Exxon could again post the biggest profit in corporate history as lower oil prices, higher gasoline prices fuel refining bonanza.
By Steve Hargreaves, CNNMoney.com staff writer
NEW YORK (CNNMoney.com) -- There's rarely been a better time to be a refiner.
In the second quarter, refiners bought crude oil at lower prices and sold gasoline at record high prices. As a result, companies like Exxon Mobil, Chevron, and Valero could see record profits when the industry reports earnings this week.
Exxon (Charts, Fortune 500), which actually refines more barrels of oil than it pumps, could see over $11 billion in earnings, which would be the biggest quarterly profit in corporate history.
"I think you're looking at some pretty strong numbers," said Ken Carol, an oil analyst at Johnson Rice & Co. "I wouldn't be surprised to see them have record earnings."
Exxon is expected to earn $1.95 per share in the second quarter, a 14 percent increase year overyear, according to Thomson Financial. Some of that boost in earnings per share is due to an aggressive share buyback program, although exactly how many shares Exxon has bought back this quarter won't be known until the company reports earnings on Thursday.
But with 5.63 billion shares outstanding as of the first quarter, that's a profit of $10.97 billion. That tops Exxon's previous record of $10.7 billion set in the fourth quarter of 2005, when hurricanes Katrina and Rita caused a surge in natural gas prices.
This quarter, it's all about the refining.
"All these refiners will have record second quarter earnings," said Fadel Gheit, a senior energy analyst at Oppenheimer. "Margins will really be very pronounced."
For instance, Carol said BP's profit on refining a barrel of oil went from $9.50 in the first quarter 2007 to $16.60 in the second quarter.
Refiners are in the money because oil prices in the second quarter hovered in the mid $60s, about $5 less than at this time last year. Oil prices dipped as production problems due to heavy maintenance and a series of accidents curbed refinery demand. Also, geopolitical tensions eased, as a peace deal was struck with Nigerian rebels and rhetoric cooled over Iran's nuclear program.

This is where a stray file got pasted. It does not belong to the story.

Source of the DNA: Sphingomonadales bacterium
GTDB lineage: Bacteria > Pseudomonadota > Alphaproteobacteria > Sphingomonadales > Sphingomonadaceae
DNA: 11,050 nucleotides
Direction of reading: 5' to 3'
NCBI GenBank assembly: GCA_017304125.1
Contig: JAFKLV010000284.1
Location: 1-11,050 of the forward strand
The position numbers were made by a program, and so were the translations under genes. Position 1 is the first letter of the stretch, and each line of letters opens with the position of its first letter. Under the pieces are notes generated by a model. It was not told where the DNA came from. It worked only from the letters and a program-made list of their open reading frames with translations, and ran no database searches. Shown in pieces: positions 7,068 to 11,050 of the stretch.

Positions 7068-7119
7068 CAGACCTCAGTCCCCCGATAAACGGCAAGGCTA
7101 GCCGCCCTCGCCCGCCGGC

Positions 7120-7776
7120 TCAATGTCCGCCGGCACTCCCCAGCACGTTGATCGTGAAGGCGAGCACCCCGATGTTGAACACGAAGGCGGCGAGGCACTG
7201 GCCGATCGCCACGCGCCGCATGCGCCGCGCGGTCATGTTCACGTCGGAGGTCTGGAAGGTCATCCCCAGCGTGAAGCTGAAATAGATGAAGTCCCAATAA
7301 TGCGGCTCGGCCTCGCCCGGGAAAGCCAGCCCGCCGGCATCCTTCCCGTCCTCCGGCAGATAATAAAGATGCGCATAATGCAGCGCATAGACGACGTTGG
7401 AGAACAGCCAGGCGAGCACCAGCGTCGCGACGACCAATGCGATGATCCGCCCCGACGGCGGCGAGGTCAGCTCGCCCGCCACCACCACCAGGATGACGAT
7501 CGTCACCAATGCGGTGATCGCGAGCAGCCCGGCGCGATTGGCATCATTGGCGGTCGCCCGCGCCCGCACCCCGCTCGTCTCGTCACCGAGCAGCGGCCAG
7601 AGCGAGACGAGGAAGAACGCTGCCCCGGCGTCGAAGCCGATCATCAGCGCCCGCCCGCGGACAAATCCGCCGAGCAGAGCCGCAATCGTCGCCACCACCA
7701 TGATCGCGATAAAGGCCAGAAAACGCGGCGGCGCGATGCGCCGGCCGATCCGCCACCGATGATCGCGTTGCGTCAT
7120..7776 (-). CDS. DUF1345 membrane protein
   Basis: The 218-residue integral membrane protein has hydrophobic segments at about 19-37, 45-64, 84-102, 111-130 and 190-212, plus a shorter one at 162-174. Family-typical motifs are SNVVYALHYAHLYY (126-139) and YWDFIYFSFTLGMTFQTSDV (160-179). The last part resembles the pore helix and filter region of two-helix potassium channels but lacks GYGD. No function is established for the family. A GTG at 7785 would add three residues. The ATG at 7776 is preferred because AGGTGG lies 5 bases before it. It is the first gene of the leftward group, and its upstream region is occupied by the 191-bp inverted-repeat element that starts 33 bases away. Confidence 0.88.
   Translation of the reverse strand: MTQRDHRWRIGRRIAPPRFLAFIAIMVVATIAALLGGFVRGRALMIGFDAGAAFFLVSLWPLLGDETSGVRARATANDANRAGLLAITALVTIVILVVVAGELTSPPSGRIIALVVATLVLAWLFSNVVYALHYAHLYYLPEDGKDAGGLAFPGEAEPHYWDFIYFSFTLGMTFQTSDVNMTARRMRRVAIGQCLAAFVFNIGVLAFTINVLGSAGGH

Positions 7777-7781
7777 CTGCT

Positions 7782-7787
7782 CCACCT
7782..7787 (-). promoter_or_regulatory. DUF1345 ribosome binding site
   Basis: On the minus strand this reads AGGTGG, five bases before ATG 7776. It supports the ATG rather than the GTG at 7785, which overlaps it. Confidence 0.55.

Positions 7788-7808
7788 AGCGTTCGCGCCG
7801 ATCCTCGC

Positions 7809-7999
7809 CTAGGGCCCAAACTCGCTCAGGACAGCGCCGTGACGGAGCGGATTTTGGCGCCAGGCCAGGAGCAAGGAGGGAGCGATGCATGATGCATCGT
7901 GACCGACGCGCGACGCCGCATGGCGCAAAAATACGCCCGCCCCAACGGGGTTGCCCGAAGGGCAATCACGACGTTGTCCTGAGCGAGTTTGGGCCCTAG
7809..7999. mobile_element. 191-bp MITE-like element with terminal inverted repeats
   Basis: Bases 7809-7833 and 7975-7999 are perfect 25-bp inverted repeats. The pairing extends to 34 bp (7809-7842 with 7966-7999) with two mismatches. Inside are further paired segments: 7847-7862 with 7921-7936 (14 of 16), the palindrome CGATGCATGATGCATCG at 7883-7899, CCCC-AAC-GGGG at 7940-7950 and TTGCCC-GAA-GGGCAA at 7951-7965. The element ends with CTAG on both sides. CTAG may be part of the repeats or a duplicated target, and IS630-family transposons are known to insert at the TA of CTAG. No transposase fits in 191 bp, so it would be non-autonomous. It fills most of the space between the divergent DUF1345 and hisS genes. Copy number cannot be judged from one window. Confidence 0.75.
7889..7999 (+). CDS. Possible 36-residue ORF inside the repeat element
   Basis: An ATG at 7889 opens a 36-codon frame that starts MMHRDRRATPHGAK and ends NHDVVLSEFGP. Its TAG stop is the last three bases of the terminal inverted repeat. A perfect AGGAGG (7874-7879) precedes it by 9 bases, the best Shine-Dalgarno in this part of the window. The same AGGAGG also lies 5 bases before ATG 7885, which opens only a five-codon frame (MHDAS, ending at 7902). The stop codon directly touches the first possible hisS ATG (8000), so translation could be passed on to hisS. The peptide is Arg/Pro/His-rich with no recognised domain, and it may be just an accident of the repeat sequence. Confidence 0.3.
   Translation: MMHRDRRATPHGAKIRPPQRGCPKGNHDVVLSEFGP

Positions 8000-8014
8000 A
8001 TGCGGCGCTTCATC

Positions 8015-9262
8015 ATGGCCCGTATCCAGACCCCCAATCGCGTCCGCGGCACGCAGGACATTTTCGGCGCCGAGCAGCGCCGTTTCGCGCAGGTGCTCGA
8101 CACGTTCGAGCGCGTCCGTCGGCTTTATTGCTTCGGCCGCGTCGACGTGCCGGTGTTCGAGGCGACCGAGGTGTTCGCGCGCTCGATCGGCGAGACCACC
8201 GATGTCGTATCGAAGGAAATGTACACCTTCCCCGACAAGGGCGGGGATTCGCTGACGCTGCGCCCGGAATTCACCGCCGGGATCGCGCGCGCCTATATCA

But the drop off in refining, resulted in low gasoline supplies. Combined with unabated demand from American motorists, the price of gasoline surged. The average price nationwide for a gallon of regular hit $3.227 in May, its highest ever, according to the motorists organization AAA.
Sunoco is expected to see earnings per share jump 19 percent, according to Thomson Financial. At Valero (Charts, Fortune 500), the nation's largest independent refiner, profits are expected to swell 26 percent. Tesoro is expected to see a 35 percent jump, and Frontier is looking at a whopping 55 percent surge.
Some of the big integrated oil companies should also do well, especially those more heavily invested in refining and ones that had the cash to buy back shares.
RoyalDutchShell, the world's second largest publicly traded oil firm behind Exxon, is expected to see earnings per share rise 11 percent when the company reports Thursday. Analysts are looking for a 9 percent increase at Chevron (Charts, Fortune 500), which reports Friday.
But others who rely less on refining, or who have had problems keeping their refineries running, are expected to slip.
ConocoPhillips (Charts, Fortune 500) is expected to see a 7 percent decline in earnings when it reports Wednesday. And BP (Charts) blamed refinery outages for a 1 percent fall in profits when it reported early Tuesday.
Looking forward, the second quarter could be as good as it gets.
Crude prices have rebounded, gaining about 7 percent in the last month as refinery production slowly ramped up. Meanwhile, the peace deal in Nigeria fell apart, and the International Energy Agency recently said it expects to see crude supplies slip and demand increase in the years ahead.
Meanwhile, gasoline futures have fallen roughly 12 percent as stockpiles increase and it appears increasing likely the nation will get through the summer driving season without any shortage